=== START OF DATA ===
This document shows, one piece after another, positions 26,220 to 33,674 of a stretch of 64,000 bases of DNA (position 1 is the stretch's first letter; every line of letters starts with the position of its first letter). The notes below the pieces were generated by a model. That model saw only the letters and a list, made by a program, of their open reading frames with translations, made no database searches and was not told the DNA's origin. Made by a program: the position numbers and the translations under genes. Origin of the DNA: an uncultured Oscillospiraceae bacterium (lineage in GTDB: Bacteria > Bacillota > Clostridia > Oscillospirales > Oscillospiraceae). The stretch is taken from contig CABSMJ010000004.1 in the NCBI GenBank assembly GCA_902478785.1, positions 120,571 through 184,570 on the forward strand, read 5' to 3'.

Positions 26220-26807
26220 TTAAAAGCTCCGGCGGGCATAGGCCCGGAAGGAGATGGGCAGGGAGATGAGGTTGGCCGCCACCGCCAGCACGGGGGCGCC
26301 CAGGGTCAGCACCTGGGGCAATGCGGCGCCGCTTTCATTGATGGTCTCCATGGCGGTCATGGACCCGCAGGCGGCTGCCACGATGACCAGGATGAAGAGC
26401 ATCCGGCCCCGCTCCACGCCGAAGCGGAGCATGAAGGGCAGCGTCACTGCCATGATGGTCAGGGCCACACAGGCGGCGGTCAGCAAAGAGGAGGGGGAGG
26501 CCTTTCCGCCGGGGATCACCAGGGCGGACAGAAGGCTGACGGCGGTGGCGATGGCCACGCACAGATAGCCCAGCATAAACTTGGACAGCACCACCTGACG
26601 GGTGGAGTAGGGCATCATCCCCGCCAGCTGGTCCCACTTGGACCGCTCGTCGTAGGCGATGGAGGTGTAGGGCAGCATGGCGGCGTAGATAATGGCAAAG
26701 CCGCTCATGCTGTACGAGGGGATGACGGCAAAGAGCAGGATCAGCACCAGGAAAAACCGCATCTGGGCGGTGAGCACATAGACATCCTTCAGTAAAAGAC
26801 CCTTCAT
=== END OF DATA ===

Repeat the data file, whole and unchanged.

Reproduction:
This document shows, one piece after another, positions 26,220 to 33,674 of a stretch of 64,000 bases of DNA (position 1 is the stretch's first letter; every line of letters starts with the position of its first letter). The notes below the pieces were generated by a model. That model saw only the letters and a list, made by a program, of their open reading frames with translations, made no database searches and was not told the DNA's origin. Made by a program: the position numbers and the translations under genes. Origin of the DNA: an uncultured Oscillospiraceae bacterium (lineage in GTDB: Bacteria > Bacillota > Clostridia > Oscillospirales > Oscillospiraceae). The stretch is taken from contig CABSMJ010000004.1 in the NCBI GenBank assembly GCA_902478785.1, positions 120,571 through 184,570 on the forward strand, read 5' to 3'.

Positions 26220-26807
26220 TTAAAAGCTCCGGCGGGCATAGGCCCGGAAGGAGATGGGCAGGGAGATGAGGTTGGCCGCCACCGCCAGCACGGGGGCGCC
26301 CAGGGTCAGCACCTGGGGCAATGCGGCGCCGCTTTCATTGATGGTCTCCATGGCGGTCATGGACCCGCAGGCGGCTGCCACGATGACCAGGATGAAGAGC
26401 ATCCGGCCCCGCTCCACGCCGAAGCGGAGCATGAAGGGCAGCGTCACTGCCATGATGGTCAGGGCCACACAGGCGGCGGTCAGCAAAGAGGAGGGGGAGG
26501 CCTTTCCGCCGGGGATCACCAGGGCGGACAGAAGGCTGACGGCGGTGGCGATGGCCACGCACAGATAGCCCAGCATAAACTTGGACAGCACCACCTGACG
26601 GGTGGAGTAGGGCATCATCCCCGCCAGCTGGTCCCACTTGGACCGCTCGTCGTAGGCGATGGAGGTGTAGGGCAGCATGGCGGCGTAGATAATGGCAAAG
26701 CCGCTCATGCTGTACGAGGGGATGACGGCAAAGAGCAGGATCAGCACCAGGAAAAACCGCATCTGGGCGGTGAGCACATAGACATCCTTCAGTAAAAGAC
26801 CCTTCAT